Northampton rapper defends brandishing Boris Johnson severed head manikin at music awards

Rapper slowthai has defended his actions at last week’s Hyundai Mercury Prize ceremony where, during his performance, he held aloft a manikin’s severed head which depicted Boris Johnson.

Tuesday, 24th September 2019, 11:43 am
Northampton rapper slowthai has said 'no Boris johnsons were hurt' in his Mercury Music Prize performance

The Northampton rapper missed out on the award to South London rapper Dave, but stole the headlines for his performance of Doorman, during which he also wore a t-shirt depicting the PM in different positions spelling out the same obscenities he shouted during the song.

In a statement, slowthai said: “Last night I held a mirror up to this country and some people didn’t like the reflection.

“Yet this is exactly where we’re been taken, cut off and at all costs.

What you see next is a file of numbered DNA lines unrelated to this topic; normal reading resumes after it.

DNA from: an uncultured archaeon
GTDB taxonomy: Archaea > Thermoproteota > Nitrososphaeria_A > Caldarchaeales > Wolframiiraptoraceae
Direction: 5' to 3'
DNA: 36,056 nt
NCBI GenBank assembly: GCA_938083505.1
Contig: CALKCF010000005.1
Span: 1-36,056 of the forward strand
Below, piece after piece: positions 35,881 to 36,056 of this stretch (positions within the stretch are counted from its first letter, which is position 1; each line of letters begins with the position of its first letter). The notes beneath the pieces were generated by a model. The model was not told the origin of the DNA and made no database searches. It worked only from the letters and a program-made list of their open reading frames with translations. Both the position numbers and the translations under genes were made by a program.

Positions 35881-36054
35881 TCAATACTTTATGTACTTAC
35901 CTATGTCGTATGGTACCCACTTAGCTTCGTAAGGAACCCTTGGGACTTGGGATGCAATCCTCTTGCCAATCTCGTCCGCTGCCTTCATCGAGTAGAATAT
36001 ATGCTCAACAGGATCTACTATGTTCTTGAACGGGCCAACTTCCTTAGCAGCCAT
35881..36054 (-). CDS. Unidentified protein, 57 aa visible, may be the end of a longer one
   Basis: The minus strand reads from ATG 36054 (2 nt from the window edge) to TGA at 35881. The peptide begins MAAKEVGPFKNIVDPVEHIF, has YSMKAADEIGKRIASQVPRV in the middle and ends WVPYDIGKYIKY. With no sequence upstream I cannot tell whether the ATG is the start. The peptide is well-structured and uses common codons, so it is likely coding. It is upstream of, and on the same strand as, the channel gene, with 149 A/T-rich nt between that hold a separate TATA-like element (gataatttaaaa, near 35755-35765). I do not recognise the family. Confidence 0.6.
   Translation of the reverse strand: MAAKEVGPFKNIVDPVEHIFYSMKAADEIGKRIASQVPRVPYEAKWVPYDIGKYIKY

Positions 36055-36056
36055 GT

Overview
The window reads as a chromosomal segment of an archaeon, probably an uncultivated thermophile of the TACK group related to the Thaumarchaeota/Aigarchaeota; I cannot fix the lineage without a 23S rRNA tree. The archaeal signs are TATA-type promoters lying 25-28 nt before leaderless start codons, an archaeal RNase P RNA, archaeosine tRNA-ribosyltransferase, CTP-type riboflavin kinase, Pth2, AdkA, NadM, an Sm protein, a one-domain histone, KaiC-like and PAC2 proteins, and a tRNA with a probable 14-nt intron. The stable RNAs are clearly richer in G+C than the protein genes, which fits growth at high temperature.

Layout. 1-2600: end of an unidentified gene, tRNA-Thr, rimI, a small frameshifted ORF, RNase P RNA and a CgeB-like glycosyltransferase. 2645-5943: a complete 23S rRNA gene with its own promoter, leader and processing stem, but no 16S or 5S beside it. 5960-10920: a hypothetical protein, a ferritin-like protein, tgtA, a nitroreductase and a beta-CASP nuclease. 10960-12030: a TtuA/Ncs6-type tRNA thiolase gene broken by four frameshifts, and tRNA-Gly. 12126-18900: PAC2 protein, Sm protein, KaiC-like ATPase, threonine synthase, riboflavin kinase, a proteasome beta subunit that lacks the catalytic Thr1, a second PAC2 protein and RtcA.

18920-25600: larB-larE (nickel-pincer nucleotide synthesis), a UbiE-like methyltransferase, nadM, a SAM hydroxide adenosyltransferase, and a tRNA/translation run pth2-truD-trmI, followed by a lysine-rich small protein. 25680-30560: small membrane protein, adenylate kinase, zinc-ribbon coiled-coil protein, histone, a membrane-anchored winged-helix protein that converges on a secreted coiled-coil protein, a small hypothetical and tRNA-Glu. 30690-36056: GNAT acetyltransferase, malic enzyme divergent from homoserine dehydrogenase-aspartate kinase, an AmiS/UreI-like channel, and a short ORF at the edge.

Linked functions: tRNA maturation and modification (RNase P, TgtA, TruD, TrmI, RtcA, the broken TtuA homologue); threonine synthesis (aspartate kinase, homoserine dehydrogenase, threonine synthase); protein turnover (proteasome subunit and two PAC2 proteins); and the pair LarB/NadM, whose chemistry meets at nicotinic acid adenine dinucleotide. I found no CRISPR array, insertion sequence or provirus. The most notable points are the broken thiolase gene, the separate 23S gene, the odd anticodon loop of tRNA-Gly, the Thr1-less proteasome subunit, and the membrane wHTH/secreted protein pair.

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“The people in power who are trying to isolate and divide us and aren’t the ones who will feel its effects the hardest.

“They’re not the ones queuing at the food banks, not the ones navigating universal credit and not the ones having to deal with systematic oppression and hate crimes at the hands of privileged politicians who say what they want without fear and consequence.

“We as a people are not being looked after and our best interests are not being served by those in government - this is their job and they’re not doing it well enough.

“This ‘act’ was a metaphor for what this government is doing to our country except what I did was present it in plain sight.

“No Boris Johnson’s were hurt in the making of the slowthai performance. I don’t condone violence in any form.”

The performance at the Eventim Apollo in Hammersmith was heavily cut by broadcasters BBC4.

Also performing at the ceremony were Idles, Black Midi, Fontaines DC, Anna Calvi and winner Dave.

slowthai was nominated for his acclaimed debut Nothing Great About Britain.

The album went to number 9 in the UK Album Chart when it was released and features guest appearances by Jaykae and Skepta as well as production credits for Kwes Darko and JD Reid.

Upon release it was lauded as one of the most important debut albums in recent years.

The Mercury Prize is awarded each year for the best album released in the UK by a British or Irish act.